The Non Conformist chair 01.08.15

Non-conformist chair

Few objects show Eileen Gray’s playful, human approach to modernism better than this asymmetrical chair – an elegant response to the restlessness of a seated figure

The underlying theme of the Non Conformist chair, by Irish designer Eileen Gray (1878–1976), is comfort. Its tubular frame was designed ergonomically, as Gray understood that the average human has a tendency to sit slightly to one side: “Observe the very distinctive and comfortable form of the chair – one has removed one of the armrests to give greater liberty to the body, which can lean to one side and look or turn to the other without any discomfort.” To this end, one curved armrest was upholstered; the other simply consisted of a slanted chrome steel bar.

Gray remains an elusive figure in 20th-century modernism. Born in Enniscorthy, she studied painting at London’s Slade School, yet is now renowned instead as furniture designer and architect. Certain pieces by Gray have become recognisable in modern culture, notably her Adjustable table, while her early lacquer work is currently achieving record prices at auction. Yet the Non Conformist chair has a special place in her oeuvre. Detailed elevations were first illustrated in the winter 1929 issue of the avant-garde journal, L’Architecture Vivante. These reflect Gray’s perfectionism, recording every detail of the textured upholstery. In later drawings, she pursued more exaggerated asymmetry, but in final versions, and in the final chair, she accepted the practicality of these early images.

The chair, of which only two survive, was created by Gray for the bedroom of E-1027 (1926–29), the house she designed on the Côte d’Azur for the Romanian architect Jean Badovici. The pair had a troubled relationship – he was a mentor, client, editor, writer and lover, who encouraged her to pursue architecture, but failed to recognise her achievement. The design of E-1027 and its furniture was playful, subtle and carefully attuned to the sun and wind – while Gray had initially been influenced by Le Corbusier’s planar style of modernism, she now integrated architecture and furniture, believing that architecture must be its own decoration. The interior was filled with her lightweight, portable and flexible furniture, able to accommodate a number of activities and exemplifying the “camping style”.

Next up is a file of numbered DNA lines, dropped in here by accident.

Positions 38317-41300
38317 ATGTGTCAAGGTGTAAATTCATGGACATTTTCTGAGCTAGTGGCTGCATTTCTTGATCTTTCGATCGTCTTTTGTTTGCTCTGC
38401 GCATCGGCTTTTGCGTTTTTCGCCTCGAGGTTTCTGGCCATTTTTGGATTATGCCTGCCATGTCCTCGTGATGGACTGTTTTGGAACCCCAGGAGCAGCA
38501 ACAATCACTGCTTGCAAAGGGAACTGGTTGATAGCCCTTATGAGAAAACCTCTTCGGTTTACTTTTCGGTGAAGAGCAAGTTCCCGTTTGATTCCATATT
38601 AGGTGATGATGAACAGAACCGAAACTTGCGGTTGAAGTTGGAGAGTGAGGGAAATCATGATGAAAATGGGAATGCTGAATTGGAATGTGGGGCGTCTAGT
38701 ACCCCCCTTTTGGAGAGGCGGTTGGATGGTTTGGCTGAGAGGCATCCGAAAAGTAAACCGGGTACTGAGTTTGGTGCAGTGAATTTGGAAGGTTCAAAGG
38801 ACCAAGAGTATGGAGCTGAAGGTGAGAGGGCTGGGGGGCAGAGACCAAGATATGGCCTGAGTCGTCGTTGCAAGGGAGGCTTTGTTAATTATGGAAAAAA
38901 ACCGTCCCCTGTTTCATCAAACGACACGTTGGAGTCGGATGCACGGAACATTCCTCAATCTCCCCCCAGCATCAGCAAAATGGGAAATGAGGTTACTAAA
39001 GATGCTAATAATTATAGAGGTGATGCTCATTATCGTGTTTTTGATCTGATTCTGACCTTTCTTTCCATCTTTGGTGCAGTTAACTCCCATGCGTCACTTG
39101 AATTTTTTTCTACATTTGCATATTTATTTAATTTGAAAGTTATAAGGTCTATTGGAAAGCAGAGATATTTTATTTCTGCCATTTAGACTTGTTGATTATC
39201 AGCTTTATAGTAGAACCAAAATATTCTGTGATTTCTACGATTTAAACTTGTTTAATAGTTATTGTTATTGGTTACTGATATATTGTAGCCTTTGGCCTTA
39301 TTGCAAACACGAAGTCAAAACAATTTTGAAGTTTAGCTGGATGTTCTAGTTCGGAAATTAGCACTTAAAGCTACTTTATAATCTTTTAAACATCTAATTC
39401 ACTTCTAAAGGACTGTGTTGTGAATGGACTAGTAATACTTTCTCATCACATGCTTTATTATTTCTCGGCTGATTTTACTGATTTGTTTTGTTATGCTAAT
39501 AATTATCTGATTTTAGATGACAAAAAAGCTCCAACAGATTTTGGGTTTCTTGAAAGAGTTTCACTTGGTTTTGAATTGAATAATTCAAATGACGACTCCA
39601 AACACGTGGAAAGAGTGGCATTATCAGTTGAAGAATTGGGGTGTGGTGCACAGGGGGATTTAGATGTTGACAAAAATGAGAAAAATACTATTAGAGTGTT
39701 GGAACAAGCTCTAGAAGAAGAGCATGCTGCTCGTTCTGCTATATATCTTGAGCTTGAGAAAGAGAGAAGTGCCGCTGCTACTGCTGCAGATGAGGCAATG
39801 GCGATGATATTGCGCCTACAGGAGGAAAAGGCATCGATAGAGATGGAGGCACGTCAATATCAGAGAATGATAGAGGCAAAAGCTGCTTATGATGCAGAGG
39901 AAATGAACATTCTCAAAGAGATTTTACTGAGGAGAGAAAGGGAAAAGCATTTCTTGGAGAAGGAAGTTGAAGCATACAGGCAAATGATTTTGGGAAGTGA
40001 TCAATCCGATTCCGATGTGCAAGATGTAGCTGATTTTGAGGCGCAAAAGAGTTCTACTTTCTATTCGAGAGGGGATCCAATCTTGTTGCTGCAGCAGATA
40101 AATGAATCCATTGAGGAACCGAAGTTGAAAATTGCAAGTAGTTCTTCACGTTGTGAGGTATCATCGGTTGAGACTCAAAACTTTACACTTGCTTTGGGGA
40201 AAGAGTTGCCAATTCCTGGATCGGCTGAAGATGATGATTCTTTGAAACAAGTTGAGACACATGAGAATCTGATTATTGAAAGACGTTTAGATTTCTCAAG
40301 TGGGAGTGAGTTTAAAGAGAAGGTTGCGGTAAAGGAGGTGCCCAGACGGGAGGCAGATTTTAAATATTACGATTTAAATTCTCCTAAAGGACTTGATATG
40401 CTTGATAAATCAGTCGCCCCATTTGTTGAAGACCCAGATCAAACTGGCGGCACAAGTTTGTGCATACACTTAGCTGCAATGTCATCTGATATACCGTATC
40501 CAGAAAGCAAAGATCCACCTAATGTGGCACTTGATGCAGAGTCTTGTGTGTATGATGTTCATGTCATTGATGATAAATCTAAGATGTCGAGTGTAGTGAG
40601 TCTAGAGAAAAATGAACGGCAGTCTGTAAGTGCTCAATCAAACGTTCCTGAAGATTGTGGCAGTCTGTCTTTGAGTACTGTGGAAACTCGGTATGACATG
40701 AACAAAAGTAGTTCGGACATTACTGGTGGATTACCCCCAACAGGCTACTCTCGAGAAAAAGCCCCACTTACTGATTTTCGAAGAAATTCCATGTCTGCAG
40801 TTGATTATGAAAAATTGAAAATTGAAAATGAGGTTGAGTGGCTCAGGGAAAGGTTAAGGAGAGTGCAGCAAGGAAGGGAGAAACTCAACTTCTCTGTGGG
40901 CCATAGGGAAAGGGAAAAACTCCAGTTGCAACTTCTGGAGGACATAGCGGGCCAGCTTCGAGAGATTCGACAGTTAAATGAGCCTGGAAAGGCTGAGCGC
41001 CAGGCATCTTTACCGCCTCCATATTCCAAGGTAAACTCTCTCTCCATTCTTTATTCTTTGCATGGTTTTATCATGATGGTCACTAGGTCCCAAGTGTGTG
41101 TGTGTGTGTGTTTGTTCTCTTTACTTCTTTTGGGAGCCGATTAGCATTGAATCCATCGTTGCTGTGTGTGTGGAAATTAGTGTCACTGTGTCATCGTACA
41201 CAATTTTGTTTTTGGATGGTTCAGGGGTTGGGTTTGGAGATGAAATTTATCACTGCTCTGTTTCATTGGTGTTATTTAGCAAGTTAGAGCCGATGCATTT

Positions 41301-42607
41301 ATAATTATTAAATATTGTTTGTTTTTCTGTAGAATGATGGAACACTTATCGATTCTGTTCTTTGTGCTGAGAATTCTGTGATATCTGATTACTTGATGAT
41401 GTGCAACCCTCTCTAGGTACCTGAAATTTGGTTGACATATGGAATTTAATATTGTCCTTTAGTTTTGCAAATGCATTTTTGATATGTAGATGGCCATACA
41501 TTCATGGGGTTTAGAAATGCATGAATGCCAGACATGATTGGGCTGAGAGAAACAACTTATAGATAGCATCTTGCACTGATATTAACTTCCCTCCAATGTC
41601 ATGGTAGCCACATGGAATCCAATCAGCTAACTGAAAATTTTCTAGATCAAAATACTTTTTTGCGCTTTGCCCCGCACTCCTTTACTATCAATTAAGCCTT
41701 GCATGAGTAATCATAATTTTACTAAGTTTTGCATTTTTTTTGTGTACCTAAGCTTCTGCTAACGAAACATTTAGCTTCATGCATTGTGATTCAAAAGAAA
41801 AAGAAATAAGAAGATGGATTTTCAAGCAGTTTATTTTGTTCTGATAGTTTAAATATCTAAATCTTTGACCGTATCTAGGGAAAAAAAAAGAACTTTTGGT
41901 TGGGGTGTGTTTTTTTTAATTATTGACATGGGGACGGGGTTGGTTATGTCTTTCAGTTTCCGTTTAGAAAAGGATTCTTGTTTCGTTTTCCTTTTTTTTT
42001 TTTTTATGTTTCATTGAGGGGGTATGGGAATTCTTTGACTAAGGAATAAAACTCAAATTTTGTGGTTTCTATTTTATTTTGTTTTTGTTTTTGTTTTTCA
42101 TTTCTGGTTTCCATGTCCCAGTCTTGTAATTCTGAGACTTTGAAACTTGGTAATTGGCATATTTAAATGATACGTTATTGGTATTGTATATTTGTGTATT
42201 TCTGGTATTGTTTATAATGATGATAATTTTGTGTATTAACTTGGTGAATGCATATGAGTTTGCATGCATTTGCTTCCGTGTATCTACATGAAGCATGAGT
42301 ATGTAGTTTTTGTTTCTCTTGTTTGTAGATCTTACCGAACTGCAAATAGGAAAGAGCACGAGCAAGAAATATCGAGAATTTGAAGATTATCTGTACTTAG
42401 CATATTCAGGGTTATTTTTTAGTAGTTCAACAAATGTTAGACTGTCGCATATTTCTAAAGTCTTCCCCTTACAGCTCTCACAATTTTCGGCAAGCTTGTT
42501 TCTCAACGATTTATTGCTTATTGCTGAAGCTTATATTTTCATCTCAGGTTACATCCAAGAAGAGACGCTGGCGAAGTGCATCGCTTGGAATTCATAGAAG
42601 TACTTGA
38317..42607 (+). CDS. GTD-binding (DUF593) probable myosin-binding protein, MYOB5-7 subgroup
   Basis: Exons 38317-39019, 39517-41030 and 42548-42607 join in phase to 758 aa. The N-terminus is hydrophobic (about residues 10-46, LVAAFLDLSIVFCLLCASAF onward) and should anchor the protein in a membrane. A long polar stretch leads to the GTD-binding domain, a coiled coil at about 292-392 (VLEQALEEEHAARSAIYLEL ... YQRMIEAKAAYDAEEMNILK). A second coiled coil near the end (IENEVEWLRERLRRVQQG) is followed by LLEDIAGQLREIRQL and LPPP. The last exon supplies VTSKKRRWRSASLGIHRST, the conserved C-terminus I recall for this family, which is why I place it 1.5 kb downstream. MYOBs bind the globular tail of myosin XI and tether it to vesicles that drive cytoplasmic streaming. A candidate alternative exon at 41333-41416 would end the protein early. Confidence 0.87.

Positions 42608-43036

Gray created a second version of the chair for the living room at E-1027, specifically for Badovici’s use. Made from nickel, and with navy blue upholstery, it had a slight variation in the design. He had a tendency to rest all of his arm on the rest, so Gray covered its entire length with fabric – her armrest was only partially upholstered as she tended to lean on her elbow. She and Badovici separated shortly after the completion of E-1027, but Gray’s original example of the chair remained in her apartment in the rue Bonaparte in Paris until the end of her life.

Despite its idiosyncrasies, the Non Conformist chair was always intended for mass production – Gray briefly sold it herself at her shop on the rue du Faubourg Saint-Honoré. The chair’s distinctive title was reflective of Gray’s personality and mocking spirit, a demeanour that contributed to her own eclipse from the canon of modern design for too many years. The rediscovery of her work in the 1970s has resulted in an increasing admiration for her genius, of which the ingenuity and elegance of the Non Conformist chair is a perfect example.

 

Words

Jennifer Goff

 

Above: The second version of the chair, with fully upholstered right arm, designed for Jean Badovici

 

Image: ClassiCon, courtesy Aram Store

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The class divider is decorated with dotted chains that are supposed to represent a bead curtain

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